But a crisis does not just signify a conflict between old institutions and burgeoning social needs or values that have not yet found their form and fulfillment. It also gives rise to public debates and to a critique of present ideas and in attempts to construe new ideas that can make the new age or situation comprehensible. In addition to this, societal crises have even been significant in some cases for philosophers’ very understanding of what philosophy and its role in society is. For example, it can be argued that for Plato philosophy was a response to a political crisis, perceived as a weakening of the community. Plato’s ethical idealism was intended to counter the relativism and subjectivism encouraged by the Sophists, which was, according to Plato, responsible for the ethical decay that had led to Athens’ defeat to Sparta. When the patriotic virtues that once united the citizens of Athens in a common cause had disappeared, philosophy must compensate and demonstrate the ideal metaphysical reality of ideas as universal truths capable of providing a new basis for a development of virtues in order to reunite the citizens and regenerate the community. It is the role of philosophy to provide education based on knowledge of the notion of universal justice, since education (‘Bildung’) is the foundation of the ethical renewal which is necessary for the reestablishment of the community. Thus crisis means a loss of an old ethical order but it also provides the opportunity of making a spiritual basis for a new order.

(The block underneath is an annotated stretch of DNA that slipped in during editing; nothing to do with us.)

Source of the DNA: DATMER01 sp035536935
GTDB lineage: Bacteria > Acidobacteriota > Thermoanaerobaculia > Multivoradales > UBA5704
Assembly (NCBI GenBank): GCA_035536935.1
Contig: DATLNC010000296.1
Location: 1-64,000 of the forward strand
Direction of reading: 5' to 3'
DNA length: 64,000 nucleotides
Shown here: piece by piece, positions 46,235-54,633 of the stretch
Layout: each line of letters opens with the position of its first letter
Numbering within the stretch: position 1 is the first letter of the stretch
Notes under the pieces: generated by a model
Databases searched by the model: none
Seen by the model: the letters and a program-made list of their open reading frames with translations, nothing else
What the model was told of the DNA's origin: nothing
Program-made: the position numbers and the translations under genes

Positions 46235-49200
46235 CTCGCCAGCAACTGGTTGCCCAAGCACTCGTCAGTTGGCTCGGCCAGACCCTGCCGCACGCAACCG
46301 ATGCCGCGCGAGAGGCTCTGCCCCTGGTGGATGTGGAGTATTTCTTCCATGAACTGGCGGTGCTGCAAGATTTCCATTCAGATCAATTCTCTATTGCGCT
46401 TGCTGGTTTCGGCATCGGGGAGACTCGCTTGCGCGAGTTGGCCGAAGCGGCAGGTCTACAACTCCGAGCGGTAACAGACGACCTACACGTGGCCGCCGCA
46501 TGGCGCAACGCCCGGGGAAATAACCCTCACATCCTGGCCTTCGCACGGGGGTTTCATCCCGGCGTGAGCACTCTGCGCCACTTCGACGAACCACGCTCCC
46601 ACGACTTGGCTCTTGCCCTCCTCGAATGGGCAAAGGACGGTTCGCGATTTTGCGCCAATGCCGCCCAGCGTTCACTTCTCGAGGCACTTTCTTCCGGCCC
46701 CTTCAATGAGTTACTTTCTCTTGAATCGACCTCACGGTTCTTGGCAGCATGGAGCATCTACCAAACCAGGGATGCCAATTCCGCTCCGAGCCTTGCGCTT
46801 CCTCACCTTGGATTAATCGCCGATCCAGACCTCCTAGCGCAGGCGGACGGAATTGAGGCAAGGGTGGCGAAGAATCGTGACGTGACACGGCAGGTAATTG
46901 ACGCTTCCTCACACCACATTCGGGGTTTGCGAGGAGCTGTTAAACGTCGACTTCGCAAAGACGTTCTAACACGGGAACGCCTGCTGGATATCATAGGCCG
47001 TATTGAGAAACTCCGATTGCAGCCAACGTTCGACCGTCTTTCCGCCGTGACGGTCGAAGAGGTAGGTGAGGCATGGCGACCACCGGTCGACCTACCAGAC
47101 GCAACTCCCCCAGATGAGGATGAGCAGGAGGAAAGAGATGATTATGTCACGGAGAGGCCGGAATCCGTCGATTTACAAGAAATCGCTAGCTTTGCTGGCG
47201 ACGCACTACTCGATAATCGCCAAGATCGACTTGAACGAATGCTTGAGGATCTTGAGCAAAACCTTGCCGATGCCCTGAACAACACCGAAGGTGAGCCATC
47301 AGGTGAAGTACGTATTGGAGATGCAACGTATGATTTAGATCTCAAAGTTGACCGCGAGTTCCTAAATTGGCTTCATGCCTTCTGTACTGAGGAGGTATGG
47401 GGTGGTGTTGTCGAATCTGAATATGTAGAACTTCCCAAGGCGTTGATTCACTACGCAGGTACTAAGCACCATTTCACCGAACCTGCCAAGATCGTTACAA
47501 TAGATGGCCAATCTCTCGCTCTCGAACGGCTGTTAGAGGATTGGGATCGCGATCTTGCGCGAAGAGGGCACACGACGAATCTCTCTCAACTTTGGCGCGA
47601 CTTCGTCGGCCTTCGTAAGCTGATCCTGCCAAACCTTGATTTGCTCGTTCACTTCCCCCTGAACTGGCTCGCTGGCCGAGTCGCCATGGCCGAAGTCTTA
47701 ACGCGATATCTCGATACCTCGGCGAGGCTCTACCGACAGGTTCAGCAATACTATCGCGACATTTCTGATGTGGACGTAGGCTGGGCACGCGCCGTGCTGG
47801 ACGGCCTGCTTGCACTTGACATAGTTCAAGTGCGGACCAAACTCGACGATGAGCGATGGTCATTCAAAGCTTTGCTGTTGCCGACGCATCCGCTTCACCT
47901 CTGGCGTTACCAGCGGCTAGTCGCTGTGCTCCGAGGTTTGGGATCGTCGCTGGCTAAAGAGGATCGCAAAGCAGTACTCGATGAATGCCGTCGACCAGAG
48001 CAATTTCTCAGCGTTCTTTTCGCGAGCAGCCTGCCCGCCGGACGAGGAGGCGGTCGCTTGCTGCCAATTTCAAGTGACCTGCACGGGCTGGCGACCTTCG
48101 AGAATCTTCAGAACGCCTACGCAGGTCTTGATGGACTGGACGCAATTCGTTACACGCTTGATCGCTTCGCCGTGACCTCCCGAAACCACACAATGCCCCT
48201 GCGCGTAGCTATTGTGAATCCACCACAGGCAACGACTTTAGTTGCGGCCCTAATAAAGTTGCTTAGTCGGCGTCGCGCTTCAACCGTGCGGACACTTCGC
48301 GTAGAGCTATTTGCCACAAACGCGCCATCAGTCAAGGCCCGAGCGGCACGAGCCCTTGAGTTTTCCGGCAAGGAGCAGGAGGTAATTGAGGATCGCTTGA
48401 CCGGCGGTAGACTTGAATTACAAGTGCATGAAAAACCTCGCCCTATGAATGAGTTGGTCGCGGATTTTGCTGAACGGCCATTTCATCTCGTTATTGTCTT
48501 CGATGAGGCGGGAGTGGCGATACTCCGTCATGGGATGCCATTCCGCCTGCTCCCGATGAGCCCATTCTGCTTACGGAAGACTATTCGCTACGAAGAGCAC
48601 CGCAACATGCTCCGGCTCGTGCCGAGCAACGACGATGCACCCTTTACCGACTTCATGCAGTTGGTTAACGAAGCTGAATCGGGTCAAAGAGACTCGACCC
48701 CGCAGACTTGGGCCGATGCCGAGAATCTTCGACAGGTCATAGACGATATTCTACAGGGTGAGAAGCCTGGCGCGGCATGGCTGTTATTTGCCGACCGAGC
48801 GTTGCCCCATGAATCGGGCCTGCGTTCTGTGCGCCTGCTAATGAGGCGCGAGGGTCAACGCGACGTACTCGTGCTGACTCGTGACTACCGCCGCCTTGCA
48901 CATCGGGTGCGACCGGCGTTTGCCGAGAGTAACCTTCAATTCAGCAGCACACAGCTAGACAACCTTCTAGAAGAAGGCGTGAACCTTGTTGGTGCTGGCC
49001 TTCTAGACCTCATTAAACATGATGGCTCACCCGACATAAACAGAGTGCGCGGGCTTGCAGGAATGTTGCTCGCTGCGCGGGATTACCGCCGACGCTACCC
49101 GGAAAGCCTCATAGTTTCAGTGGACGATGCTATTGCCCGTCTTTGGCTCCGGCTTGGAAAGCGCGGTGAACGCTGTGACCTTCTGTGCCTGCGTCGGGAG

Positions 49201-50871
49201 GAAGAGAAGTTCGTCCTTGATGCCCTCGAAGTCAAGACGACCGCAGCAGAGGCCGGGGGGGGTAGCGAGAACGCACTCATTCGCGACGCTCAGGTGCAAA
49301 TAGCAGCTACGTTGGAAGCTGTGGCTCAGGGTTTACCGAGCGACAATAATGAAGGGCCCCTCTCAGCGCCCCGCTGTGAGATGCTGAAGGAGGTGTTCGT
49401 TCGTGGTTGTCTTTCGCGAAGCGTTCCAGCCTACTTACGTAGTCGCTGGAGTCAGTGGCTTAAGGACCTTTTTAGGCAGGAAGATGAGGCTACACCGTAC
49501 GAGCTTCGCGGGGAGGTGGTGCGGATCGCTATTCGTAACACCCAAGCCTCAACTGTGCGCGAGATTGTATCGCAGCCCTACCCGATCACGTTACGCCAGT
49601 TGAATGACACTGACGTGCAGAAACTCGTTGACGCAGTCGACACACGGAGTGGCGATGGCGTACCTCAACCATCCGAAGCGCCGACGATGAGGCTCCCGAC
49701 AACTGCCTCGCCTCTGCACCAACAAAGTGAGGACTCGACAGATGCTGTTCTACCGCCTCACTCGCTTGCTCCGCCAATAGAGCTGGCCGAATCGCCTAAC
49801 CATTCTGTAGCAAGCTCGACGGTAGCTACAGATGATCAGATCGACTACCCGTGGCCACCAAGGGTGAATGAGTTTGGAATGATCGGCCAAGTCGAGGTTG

The young Hegel, too, sees a close connection between philosophical activity and societal crisis. According to him philosophical thinking arises in intellectuals as a response to a political, social and cultural situation whose normative foundations have lost their legitimacy. In the late 1790s – in the age of revolution – severe political problems in the German states challenged young intellectuals to new ways of thinking that could make their societal context intelligible, to make a diagnosis of society as a patient and contribute to the cure for the illness. In the Oldest System Program of German Idealism (1796/97), Hegel and his friends Schelling and Hölderlin express their joint declaration for a community of the future. The central question of the revolutionary-minded young philosophers went: “How must a world be constituted [“beschaffen sein”] for a moral being?” According to the program, the idea of a moral, i.e. free, being must create the foundation for radical criticism both of the existing political order (of state institutions) and of outdated ways of thinking about social and natural life. The age was in a state of crisis because it went through a radical change and so it has a “need for philosophy”, whose task it is – says Hegel – to construe ideas that can serve as the foundation of a modern community.